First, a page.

Rituals of making, experiential knowledge and performativity were overarching themes of the second day. The objects of sound were presented in terms of tactile voices and inner voices, objects for making sound and objects embodying or creating sound. The body was as object and awareness of it and its presence were presented, as was the invisible functional object inside the body and the object and space around the body. The appreciation of aesthetics and materials was highlighted. Lastly objects about smell were in fact transformative objects with the power of embodying experiences of life and death, where objects became subjects and subjects became objects.
The question where is the object? was raised and whether the senses defined the object or the object defined the senses.
The 2 days were the culmination of a collaborative effort. Rather than presenters giving recycled papers given at many other events, I worked closely with each of them helping them with choosing objects, adapting their presentations. For some presenters this involved more in depth and lengthy work to acquire the objects specific to their requirements. Working together in this way was a unique experience for myself and for those presenting and working on seventeen individual projects to a greater or lesser degree was a challenge.
Importantly, this format allowed collaboration within the Museion to flourish. Using objects in this unique manner, in the form of a sort of creative curation, would not have been possible without the help and support of Ion Meyer, Head of Collections. His interpretation of speakers’ requests and ability to locate suitable objects was essential.
Practical aspects beyond any normal workshops/conferences were paramount. Some objects were borrowed from other museums and items were used from Zoological collection, blind collection in Hellerup, Middlefart Museum and teaching objects were used from Panum.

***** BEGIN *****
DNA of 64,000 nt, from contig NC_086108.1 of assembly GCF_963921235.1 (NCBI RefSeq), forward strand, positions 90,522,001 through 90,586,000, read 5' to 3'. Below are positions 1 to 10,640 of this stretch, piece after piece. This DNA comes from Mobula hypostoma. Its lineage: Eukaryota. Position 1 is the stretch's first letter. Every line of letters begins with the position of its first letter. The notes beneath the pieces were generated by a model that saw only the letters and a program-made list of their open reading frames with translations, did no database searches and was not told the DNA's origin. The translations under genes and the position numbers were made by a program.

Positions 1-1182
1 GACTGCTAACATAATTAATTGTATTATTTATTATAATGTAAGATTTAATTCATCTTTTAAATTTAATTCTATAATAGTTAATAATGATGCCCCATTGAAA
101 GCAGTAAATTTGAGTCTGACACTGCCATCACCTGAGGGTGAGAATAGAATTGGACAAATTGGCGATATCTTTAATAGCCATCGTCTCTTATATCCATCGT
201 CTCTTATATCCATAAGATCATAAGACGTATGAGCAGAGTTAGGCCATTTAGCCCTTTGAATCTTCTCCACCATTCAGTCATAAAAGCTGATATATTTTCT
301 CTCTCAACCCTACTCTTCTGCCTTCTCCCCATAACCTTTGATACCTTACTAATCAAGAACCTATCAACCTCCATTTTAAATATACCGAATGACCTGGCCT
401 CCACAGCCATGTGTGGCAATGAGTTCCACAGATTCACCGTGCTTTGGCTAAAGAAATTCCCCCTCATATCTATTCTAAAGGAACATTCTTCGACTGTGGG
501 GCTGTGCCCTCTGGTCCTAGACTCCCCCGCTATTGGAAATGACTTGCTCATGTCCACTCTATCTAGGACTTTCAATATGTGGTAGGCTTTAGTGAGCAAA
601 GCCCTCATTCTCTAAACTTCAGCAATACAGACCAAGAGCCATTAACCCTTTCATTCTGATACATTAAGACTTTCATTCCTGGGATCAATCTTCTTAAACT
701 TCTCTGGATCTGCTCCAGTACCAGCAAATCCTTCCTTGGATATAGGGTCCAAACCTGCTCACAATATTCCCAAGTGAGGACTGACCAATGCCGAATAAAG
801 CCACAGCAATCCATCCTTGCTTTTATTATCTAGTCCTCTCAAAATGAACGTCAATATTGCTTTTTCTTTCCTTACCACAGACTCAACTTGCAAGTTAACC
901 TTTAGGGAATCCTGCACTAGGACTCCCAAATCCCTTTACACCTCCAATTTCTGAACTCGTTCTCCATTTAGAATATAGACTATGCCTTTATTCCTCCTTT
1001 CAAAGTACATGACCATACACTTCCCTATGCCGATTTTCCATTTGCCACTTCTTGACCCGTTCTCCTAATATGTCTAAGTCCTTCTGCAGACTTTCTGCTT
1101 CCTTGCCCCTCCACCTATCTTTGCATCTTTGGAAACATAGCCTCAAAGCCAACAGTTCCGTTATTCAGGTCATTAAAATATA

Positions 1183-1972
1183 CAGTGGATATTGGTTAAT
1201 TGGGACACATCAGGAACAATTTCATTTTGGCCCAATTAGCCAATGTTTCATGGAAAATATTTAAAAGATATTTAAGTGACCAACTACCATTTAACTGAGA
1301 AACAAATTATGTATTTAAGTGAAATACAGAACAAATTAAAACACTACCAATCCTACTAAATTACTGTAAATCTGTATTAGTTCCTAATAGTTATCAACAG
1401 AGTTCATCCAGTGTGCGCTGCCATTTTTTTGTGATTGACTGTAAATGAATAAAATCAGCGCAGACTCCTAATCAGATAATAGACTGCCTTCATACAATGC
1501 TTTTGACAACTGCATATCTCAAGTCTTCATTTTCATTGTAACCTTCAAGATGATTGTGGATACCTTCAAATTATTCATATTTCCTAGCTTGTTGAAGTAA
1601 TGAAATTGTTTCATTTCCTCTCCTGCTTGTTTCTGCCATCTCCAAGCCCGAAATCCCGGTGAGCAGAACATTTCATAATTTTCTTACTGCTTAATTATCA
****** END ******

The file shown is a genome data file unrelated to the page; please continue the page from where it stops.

Along with Ion, Jesper Vaczy Kragh, Niels Christian Vilstrup, Jan-Eric Olsén and Charlotte Vikkelsø Hansen helped arrange for these artefacts to be brought to the museum and used by presenters and Charlotte ensured any last minute cleaning was done in time.
Some objects chosen by presenters could not be handled without gloves, some could not be handled at all and some could be passed around for all participants to handle. And there were a lot of objects used all of which needed to be ready for each different presenter throughout the two days. This would not have happened without the participation of Jacob Kjærgård who saw to it that all the objects were safely delivered, appropriately used and returned afterwards.
There has been a lot of positive feedback on the event. There was a general consensus that the sensuous object tapped into the zeitgeist of research in many current fields of study and the format of a ‘safe’ object focused environment that gave opportunity for experimentation and encouraged participation was found to be beneficial and greatly appreciated and the Sensuous Object Network has formed as a consequence.
The workshop was extremely productive and produced a participatory, vibrant atmosphere. A wide variety of topics that would otherwise have not been brought together, were presented in different ways and speakers made use of a range of fascinating objects. Working closely with presenters and with the staff from Medical Museion was a unique and rewarding experience for me, and lead to a successful and interesting event.